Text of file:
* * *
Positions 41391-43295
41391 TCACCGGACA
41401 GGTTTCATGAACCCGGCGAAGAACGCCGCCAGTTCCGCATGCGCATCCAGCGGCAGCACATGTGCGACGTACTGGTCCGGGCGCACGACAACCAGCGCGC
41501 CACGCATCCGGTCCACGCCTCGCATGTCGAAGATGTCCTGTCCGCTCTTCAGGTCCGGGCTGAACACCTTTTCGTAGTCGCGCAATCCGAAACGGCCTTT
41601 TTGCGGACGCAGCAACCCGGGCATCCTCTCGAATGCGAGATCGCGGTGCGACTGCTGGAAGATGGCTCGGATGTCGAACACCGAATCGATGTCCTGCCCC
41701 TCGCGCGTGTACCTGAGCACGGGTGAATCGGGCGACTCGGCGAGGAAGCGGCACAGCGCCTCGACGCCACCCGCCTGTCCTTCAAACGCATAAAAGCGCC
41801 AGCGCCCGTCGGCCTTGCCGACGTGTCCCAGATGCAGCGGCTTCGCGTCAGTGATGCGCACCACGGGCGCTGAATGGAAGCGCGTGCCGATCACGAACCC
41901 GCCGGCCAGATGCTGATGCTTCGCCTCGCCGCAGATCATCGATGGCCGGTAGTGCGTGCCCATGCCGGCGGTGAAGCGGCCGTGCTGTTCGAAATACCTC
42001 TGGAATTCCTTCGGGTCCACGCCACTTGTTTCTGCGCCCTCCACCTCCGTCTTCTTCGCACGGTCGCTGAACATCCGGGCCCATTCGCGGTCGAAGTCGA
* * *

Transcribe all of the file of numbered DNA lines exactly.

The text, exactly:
Positions 41391-43295
41391 TCACCGGACA
41401 GGTTTCATGAACCCGGCGAAGAACGCCGCCAGTTCCGCATGCGCATCCAGCGGCAGCACATGTGCGACGTACTGGTCCGGGCGCACGACAACCAGCGCGC
41501 CACGCATCCGGTCCACGCCTCGCATGTCGAAGATGTCCTGTCCGCTCTTCAGGTCCGGGCTGAACACCTTTTCGTAGTCGCGCAATCCGAAACGGCCTTT
41601 TTGCGGACGCAGCAACCCGGGCATCCTCTCGAATGCGAGATCGCGGTGCGACTGCTGGAAGATGGCTCGGATGTCGAACACCGAATCGATGTCCTGCCCC
41701 TCGCGCGTGTACCTGAGCACGGGTGAATCGGGCGACTCGGCGAGGAAGCGGCACAGCGCCTCGACGCCACCCGCCTGTCCTTCAAACGCATAAAAGCGCC
41801 AGCGCCCGTCGGCCTTGCCGACGTGTCCCAGATGCAGCGGCTTCGCGTCAGTGATGCGCACCACGGGCGCTGAATGGAAGCGCGTGCCGATCACGAACCC
41901 GCCGGCCAGATGCTGATGCTTCGCCTCGCCGCAGATCATCGATGGCCGGTAGTGCGTGCCCATGCCGGCGGTGAAGCGGCCGTGCTGTTCGAAATACCTC
42001 TGGAATTCCTTCGGGTCCACGCCACTTGTTTCTGCGCCCTCCACCTCCGTCTTCTTCGCACGGTCGCTGAACATCCGGGCCCATTCGCGGTCGAAGTCGA